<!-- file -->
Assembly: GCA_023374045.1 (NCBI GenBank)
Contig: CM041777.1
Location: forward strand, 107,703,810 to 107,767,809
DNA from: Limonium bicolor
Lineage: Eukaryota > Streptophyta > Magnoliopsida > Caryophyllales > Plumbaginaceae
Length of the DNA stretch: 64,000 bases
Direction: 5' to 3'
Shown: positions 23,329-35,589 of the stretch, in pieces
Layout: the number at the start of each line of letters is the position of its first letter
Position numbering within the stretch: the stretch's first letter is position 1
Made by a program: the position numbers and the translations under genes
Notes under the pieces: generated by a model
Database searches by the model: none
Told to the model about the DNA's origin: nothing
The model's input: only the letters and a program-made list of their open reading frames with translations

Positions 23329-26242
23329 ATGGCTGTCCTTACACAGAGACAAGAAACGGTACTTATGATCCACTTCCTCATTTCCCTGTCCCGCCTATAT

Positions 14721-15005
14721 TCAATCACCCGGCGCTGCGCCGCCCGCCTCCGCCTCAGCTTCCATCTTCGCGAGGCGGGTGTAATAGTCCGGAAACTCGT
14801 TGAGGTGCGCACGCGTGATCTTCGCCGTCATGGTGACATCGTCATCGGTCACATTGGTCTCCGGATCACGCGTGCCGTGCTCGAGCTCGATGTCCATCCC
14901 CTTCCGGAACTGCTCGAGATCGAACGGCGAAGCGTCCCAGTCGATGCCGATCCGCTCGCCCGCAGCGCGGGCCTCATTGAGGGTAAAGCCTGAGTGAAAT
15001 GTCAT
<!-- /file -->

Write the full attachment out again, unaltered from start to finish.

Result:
Assembly: GCA_023374045.1 (NCBI GenBank)
Contig: CM041777.1
Location: forward strand, 107,703,810 to 107,767,809
DNA from: Limonium bicolor
Lineage: Eukaryota > Streptophyta > Magnoliopsida > Caryophyllales > Plumbaginaceae
Length of the DNA stretch: 64,000 bases
Direction: 5' to 3'
Shown: positions 23,329-35,589 of the stretch, in pieces
Layout: the number at the start of each line of letters is the position of its first letter
Position numbering within the stretch: the stretch's first letter is position 1
Made by a program: the position numbers and the translations under genes
Notes under the pieces: generated by a model
Database searches by the model: none
Told to the model about the DNA's origin: nothing
The model's input: only the letters and a program-made list of their open reading frames with translations

Positions 23329-26242
23329 ATGGCTGTCCTTACACAGAGACAAGAAACGGTACTTATGATCCACTTCCTCATTTCCCTGTCCCGCCTATAT

Positions 14721-15005
14721 TCAATCACCCGGCGCTGCGCCGCCCGCCTCCGCCTCAGCTTCCATCTTCGCGAGGCGGGTGTAATAGTCCGGAAACTCGT
14801 TGAGGTGCGCACGCGTGATCTTCGCCGTCATGGTGACATCGTCATCGGTCACATTGGTCTCCGGATCACGCGTGCCGTGCTCGAGCTCGATGTCCATCCC
14901 CTTCCGGAACTGCTCGAGATCGAACGGCGAAGCGTCCCAGTCGATGCCGATCCGCTCGCCCGCAGCGCGGGCCTCATTGAGGGTAAAGCCTGAGTGAAAT
15001 GTCAT